Well-informed voters remain the most critical component for maintaining a vibrant democracy. As former United States President John F. Kennedy so cogently observed, “The ignorance of one voter in a democracy impairs the security of all.”
It has been said that even a broken clock shows the correct time twice daily. Shortly after taking office, Bill O’Reilly asked President Donald J. Trump how he could respect “a killer” like Vladimir Putin. In a harbinger of the year to come, the President demonstrated his conspicuous lack of circumspection and replied, "There are a lot of killers. You think our country's so innocent?"
Not to be outdone by the satirist that remixed the comedic short called “Mr. Potter and the Commies of Bedford Falls” in which Mr. Henry F. Potter is the hero and George Bailey the villain, Senator Charles E. Grassley (R-Iowa) recently proclaimed, “I think not having the estate tax recognizes the people that are investing as opposed to those that are just spending every darn penny they have, whether it’s on booze or women or movies.”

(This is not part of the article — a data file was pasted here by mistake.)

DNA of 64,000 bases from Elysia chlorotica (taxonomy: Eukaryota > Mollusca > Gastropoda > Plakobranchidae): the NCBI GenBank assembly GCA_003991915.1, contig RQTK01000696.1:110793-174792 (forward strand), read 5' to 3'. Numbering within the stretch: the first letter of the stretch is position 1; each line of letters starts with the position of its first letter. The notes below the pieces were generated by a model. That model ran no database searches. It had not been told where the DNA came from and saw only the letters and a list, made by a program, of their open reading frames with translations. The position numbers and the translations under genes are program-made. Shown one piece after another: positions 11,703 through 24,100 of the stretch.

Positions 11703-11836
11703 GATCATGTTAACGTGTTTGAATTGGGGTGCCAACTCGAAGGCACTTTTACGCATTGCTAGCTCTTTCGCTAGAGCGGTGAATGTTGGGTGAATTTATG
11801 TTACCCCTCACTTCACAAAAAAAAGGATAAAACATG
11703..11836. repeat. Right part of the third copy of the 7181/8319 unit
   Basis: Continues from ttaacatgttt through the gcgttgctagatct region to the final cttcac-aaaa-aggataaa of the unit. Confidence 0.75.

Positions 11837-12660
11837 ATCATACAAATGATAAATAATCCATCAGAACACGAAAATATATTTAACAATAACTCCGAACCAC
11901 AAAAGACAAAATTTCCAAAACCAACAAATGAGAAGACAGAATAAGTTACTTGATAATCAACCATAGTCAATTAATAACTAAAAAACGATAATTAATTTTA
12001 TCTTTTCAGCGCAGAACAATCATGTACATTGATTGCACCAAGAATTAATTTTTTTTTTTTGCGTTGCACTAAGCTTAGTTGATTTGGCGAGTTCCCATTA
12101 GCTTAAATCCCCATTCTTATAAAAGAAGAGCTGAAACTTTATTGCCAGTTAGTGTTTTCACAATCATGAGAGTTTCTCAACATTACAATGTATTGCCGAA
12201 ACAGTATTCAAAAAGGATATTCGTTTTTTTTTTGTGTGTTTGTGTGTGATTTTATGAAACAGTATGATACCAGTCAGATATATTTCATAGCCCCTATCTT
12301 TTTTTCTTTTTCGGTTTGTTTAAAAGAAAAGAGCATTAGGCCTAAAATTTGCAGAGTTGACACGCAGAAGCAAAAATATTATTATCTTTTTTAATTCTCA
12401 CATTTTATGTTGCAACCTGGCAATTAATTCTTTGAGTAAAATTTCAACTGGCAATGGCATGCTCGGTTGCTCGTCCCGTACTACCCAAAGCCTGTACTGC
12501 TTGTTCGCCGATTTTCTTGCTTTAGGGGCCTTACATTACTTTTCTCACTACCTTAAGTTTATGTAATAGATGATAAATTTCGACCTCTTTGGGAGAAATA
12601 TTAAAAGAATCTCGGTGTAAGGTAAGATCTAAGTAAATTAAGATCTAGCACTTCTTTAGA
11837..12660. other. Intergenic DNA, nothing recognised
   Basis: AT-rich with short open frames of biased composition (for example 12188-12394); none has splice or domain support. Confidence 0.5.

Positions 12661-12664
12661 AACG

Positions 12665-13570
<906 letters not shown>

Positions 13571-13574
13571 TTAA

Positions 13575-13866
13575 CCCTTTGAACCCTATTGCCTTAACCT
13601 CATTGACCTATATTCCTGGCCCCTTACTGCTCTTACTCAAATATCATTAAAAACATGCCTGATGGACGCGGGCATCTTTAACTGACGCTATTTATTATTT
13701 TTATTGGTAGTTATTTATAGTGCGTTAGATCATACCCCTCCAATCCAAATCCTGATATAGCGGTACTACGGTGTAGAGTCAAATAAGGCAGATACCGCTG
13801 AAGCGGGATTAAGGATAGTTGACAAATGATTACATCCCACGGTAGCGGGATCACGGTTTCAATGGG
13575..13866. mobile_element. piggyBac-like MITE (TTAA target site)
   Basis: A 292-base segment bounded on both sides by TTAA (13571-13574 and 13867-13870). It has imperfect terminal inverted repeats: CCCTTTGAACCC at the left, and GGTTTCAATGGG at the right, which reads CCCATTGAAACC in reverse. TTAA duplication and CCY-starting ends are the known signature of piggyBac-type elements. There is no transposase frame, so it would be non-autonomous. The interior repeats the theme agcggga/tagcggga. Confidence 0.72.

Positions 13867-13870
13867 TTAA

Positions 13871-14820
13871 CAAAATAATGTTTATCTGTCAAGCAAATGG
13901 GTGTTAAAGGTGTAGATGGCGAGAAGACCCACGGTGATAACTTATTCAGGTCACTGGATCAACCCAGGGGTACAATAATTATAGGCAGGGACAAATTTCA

Is there any context where that statement might be less offensive to working men and women?
Indisputably, people are living longer. The graying of the population will require a change in our thinking about traditional retirement.
Somewhere in the United States right now, as you read this, the next victims of a mass murder are going about their business of life and have no idea what’s in store for them.
In recent decades, private industry has gradually moved away from providing pensions for employees and the responsibility for preparing for life after constant labor has fallen to the individual.